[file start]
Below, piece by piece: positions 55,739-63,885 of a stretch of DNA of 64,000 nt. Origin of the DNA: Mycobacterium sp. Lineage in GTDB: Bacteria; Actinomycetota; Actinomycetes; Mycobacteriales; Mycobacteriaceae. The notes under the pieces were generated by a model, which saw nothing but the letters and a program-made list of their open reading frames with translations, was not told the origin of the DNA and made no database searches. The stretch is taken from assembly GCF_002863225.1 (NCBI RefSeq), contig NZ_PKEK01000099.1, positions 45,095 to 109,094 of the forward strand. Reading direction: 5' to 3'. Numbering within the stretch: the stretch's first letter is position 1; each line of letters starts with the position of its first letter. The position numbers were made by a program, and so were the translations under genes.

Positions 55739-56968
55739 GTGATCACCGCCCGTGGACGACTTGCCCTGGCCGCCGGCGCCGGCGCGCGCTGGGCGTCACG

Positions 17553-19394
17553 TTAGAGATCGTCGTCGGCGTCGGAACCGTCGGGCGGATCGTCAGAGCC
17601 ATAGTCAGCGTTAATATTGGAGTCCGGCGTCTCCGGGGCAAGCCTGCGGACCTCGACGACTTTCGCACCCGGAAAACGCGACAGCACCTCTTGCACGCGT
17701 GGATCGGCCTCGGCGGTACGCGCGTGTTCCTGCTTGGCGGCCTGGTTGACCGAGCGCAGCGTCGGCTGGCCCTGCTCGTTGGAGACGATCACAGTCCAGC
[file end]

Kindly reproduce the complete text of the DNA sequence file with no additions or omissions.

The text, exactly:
Below, piece by piece: positions 55,739-63,885 of a stretch of DNA of 64,000 nt. Origin of the DNA: Mycobacterium sp. Lineage in GTDB: Bacteria; Actinomycetota; Actinomycetes; Mycobacteriales; Mycobacteriaceae. The notes under the pieces were generated by a model, which saw nothing but the letters and a program-made list of their open reading frames with translations, was not told the origin of the DNA and made no database searches. The stretch is taken from assembly GCF_002863225.1 (NCBI RefSeq), contig NZ_PKEK01000099.1, positions 45,095 to 109,094 of the forward strand. Reading direction: 5' to 3'. Numbering within the stretch: the stretch's first letter is position 1; each line of letters starts with the position of its first letter. The position numbers were made by a program, and so were the translations under genes.

Positions 55739-56968
55739 GTGATCACCGCCCGTGGACGACTTGCCCTGGCCGCCGGCGCCGGCGCGCGCTGGGCGTCACG

Positions 17553-19394
17553 TTAGAGATCGTCGTCGGCGTCGGAACCGTCGGGCGGATCGTCAGAGCC
17601 ATAGTCAGCGTTAATATTGGAGTCCGGCGTCTCCGGGGCAAGCCTGCGGACCTCGACGACTTTCGCACCCGGAAAACGCGACAGCACCTCTTGCACGCGT
17701 GGATCGGCCTCGGCGGTACGCGCGTGTTCCTGCTTGGCGGCCTGGTTGACCGAGCGCAGCGTCGGCTGGCCCTGCTCGTTGGAGACGATCACAGTCCAGC